• Assess the risk of injury from manual handling tasks.
  • Reduce the risk “as far as is reasonably practicable”.

In order to achieve the above, employers will need to:

  • Provide information and training on correct manual handling techniques.
  • Ensure equipment provided is suitable for the purpose for which it is intended.
  • Properly maintain manual handling equipment.

Employees have responsibilities too. They should:

  • Follow safe systems of work.
  • Use equipment correctly and safely.
  • Cooperate with employers on health and safety matters.
  •  Let their employer know if they identify any manual handling risks
  • Ensure they do not put others at risk.

How We Can Help

We can train your staff on safe lifting and moving techniques with our Manual Handling course.

Our Manual Handling Train the Trainer course equips delegates with the knowledge and skills necessary to train others correct manual handling techniques AND how to carry out a manual handling risk assessment.

RIDDOR (Reporting of Injuries, Diseases and Dangerous Occurrences Regulations 1995)

Employers are required to report a wide range of dangerous occurrences, injuries, accidents and diseases to the HSE by completing the appropriate report form.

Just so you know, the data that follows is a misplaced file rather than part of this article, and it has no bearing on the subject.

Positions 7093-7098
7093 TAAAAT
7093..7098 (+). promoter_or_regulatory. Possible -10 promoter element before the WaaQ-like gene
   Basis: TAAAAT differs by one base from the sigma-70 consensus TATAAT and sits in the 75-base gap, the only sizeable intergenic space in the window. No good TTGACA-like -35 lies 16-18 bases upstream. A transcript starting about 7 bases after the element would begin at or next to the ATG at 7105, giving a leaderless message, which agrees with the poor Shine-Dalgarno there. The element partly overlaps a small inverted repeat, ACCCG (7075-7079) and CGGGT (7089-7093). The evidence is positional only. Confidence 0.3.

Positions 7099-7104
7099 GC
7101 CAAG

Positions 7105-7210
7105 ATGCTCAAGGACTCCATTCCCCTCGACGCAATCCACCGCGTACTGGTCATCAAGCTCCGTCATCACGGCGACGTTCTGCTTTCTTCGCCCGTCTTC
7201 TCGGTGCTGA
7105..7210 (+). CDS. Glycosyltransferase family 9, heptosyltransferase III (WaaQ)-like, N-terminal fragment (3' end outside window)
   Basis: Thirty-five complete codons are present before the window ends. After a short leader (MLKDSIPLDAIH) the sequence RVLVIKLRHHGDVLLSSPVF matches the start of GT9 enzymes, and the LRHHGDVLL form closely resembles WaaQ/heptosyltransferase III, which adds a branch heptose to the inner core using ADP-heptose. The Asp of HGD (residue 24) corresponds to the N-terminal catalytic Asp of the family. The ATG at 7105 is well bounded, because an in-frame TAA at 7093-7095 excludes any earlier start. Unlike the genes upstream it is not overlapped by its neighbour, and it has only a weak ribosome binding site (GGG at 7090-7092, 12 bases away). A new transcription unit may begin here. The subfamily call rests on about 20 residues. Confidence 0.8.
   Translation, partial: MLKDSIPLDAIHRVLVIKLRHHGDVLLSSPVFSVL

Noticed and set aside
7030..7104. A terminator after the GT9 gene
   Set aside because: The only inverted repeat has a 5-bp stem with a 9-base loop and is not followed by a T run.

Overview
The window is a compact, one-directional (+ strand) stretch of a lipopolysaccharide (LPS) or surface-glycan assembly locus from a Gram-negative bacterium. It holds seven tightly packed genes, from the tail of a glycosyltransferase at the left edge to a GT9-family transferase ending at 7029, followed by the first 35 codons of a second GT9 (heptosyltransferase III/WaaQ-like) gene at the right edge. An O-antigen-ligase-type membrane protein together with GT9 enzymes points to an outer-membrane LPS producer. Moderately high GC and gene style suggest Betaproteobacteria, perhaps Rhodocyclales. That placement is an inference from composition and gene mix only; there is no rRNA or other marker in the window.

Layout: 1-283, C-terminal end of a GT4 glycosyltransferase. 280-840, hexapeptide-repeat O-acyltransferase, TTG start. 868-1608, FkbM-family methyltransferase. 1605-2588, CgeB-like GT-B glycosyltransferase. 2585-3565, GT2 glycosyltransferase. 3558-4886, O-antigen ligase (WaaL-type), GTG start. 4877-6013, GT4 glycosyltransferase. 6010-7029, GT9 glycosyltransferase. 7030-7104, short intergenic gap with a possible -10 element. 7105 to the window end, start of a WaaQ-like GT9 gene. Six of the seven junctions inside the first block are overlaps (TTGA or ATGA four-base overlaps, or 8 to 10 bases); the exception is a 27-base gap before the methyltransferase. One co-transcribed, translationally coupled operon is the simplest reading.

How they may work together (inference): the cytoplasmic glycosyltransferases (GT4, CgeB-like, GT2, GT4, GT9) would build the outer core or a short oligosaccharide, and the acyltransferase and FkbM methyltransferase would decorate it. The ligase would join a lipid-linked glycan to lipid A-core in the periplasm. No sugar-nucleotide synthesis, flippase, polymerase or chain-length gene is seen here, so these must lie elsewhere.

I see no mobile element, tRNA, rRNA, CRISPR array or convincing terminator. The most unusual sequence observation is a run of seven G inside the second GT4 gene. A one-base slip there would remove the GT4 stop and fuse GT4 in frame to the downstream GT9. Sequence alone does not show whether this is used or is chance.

COSHH (Control of Substances Hazardous to Health Regulations 2002)

This law requires employers to control the use, storage, transport of any substances which may be harmful to health in order to reduce the workers’ possible exposure. In order to do so, employers must:

  • Identify any use of substances harmful to health
  • Assess the risk of using these substances.
  • Reduce or eliminate any risk identified by introducing control measures and ensuring these controls are adequate and properly  used.
  • Provide instructions and training for employees and anyone else who may risk exposure.
  • Provide monitoring and health surveillance if appropriate
  • Plan for an emergency.

When using hazardous substances, employers should consider how these substances cause harm and whether a different substance or process can be used to reduce risk. For instance, painting rather than spraying paint reduces the risk or vapour inhalation.

COSHH covers a wide range of potentially hazardous substances including:

  • Chemicals (bleach for instance)
  • Products containing chemicals
  • Fumes
  • Dust
  • Vapour
  • Germs which may cause disease such as legionella
  • Gases and asphysiating gases
  • Biological agents (look for the hazard symbols on the packaging)